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10 Alternate Uses for Nail Polish Remover

Nail polish remover is for more than just removing polish from your finger and toenails. You can actually use this beauty product in a slew of different ways around the house. For all the alternate uses mentioned below, 100% acetone nail polish remover will be most effective.

1. Remove super glue

Ever super glued your fingers together? If so, you can resolve this sticky situation by dipping a cotton swab in nail polish remover and rubbing it over the “stuck” skin. The nail polish remover should break down the super glue and set your fingers free!

2. Remove bumper sticker residue

Unlike tattoos, bumper stickers don’t have to be “forever.” So if you’re sick of any of the bumper stickers affixed to your car (e.g., your “My Child has Perfect Attendance at Howard Elementary School” bumper sticker may be obsolete if your child is now in college), after scraping or peeling off the unwanted sticker, get rid of any residue by rubbing a little nail polish remover on the affected area. Nail polish remover should work just as well as specialty products such as Goo Gone, but at a fraction of the price. This tip will also work to remove sticker residue on most glass and metal surfaces.

3. Fix stray paint mistakes on glass windows

No matter how steady your hands or how much painter’s tape you apply to windows when painting a room, paint inevitably tends to get on the window glass. To remove small wayward paint mistakes from the glass, apply a tiny dab of acetone nail polish remover to the affected area and let it soak in for five minutes. Then take a clean, dry cloth and rub the acetone into the affected area. Next, use a clean, damp cloth to clean the area and wipe away any remaining paint residue.

4. Sanitize your razors

Due to humid conditions in your bathroom, your razors, tweezers and other metal personal care items are a breeding ground for bacteria. Here’s a gross fact for you: the hot and humid conditions in your bathroom can double the number of germs found on your razor in a mere 20 minutes! To combat all this icky bacteria, regularly sanitize your razors and other metal personal care items. Here’s an easy way to do this: buff the surface of the metal with a cotton swab; dab on a bit of nail polish remover to the metal area with a clean, dry cloth; rinse off the metal area with warm, soapy water; and then pat dry with a clean, dry cloth.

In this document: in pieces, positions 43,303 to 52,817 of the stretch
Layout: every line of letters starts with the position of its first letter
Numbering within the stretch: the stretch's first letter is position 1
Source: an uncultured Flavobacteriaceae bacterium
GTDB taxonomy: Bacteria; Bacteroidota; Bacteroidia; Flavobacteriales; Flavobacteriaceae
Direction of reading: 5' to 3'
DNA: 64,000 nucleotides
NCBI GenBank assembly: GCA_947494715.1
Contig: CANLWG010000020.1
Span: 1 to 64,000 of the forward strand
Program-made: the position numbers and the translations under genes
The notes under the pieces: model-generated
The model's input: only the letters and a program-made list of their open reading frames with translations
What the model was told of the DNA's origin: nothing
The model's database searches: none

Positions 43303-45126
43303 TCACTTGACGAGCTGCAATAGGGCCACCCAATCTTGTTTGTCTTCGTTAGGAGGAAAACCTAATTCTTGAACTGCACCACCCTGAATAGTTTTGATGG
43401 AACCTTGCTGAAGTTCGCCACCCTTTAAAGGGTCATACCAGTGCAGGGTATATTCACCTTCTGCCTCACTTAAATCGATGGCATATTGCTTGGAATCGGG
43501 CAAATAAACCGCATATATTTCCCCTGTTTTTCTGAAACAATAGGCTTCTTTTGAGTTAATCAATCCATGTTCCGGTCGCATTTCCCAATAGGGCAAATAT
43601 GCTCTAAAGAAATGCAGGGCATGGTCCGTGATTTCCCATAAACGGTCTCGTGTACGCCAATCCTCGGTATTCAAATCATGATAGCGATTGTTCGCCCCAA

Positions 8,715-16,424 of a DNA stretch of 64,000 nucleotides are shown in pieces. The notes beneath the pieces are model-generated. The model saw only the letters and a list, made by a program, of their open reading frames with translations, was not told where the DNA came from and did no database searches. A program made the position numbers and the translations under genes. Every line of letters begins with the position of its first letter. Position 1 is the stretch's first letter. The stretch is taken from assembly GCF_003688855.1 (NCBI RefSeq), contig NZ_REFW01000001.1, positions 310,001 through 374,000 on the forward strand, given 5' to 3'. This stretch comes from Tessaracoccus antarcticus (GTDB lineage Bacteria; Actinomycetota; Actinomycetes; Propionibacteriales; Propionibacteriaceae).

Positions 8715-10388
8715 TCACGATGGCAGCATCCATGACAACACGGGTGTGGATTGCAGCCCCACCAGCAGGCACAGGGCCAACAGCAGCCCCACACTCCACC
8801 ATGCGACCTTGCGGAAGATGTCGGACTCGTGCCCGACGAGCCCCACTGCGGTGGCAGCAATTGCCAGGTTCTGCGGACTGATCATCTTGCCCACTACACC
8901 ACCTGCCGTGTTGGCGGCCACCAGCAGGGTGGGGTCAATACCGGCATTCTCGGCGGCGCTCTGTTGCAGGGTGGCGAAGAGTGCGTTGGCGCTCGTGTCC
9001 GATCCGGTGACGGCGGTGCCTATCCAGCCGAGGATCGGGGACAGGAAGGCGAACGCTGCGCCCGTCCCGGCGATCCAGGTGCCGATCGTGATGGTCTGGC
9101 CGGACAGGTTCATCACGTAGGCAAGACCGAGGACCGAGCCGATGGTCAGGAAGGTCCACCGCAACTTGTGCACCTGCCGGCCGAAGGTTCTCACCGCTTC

5. Remove ink stains from your skin

Nothing screams “long day at school or the office” like pen ink smudges all over your hands. To remove stubborn ink stains from your skin, soak a cotton ball in acetone nail polish remover and rub it on the stain. Then clean off the area with a warm, soapy cloth. Voila! You no longer resemble one of those blue aliens from Avatar.

6. Remove scuff marks from the floor

Unless you have a strict “no shoes in the house” policy, scuff marks on your floor are inevitable. To remove unsightly scuff marks from vinyl or tile floors, dab nail polish remover on a clean rag and rub it into the scuff marks. Then clean the area with a warm, soapy cloth. To be on the safe side, do a patch test with the nail polish remover on a small area of your floor to check for adverse reactions before wiping down larger scuff marks. Also, never use nail polish remover on hardwood floors or furniture as it will ruin the finish and oftentimes eat right through the wood.

7. Loosen glue cap

If you’re having trouble squeezing glue out of its bottle due to crusted glue residue along the cap and nozzle, dip a cotton swab in nail polish remover and apply to the affected area to break down the gunky old glue.

8. De-clump and thin out nail polish

Painting your own nails is hard; and using old, gunky, clumpy nail polish makes it even harder. To thin out your nail polish, ideally you should use nail polish thinner. But if you don’t have any of that around and are in a bind, add a few drops of nail polish remover into the bottle of nail polish, tightly screw the cap back on, and shake vigorously. Test it out, and if necessary, add more drops of nail polish remover until you reach the desired consistency.

The high water content and other ingredients in nail polish remover will cause the nail polish to separate and degrade over time, so you may want to skip this tip for your beloved and pricey special edition Essie or O.P.I. polishes. To be on the safe side, only try this tip on your inexpensive polishes that you plan on throwing out soon.

Note: Nail polish remover is very toxic; as such, avoid getting it on your skin and only use it in a well-ventilated area. Also, take care not to spill any nail polish remover on your clothes or unintended surfaces or furniture as it can easily damage, discolor, or dissolve these things. It is recommend that you do a spot test with the nail polish remover before using it on a larger area.

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5 thoughts on “10 Alternate Uses for Nail Polish Remover”

  1. Anonymous says:

    Didn’t work on super glue when I tried it.

  2. Marquita1987 says:

    Never knew a few of these facts…very useful!

  3. Jeni Tarter says:

    You can also use it to take the scuff marks off of your dress shoes!

  4. Krissy says:

    Never use nail polish remover to thin out nail polishes……..it changes the formula and can really mess it up! Also what happened to 9 & 10?

  5. Vanessa Rivera says:

    9 & 10?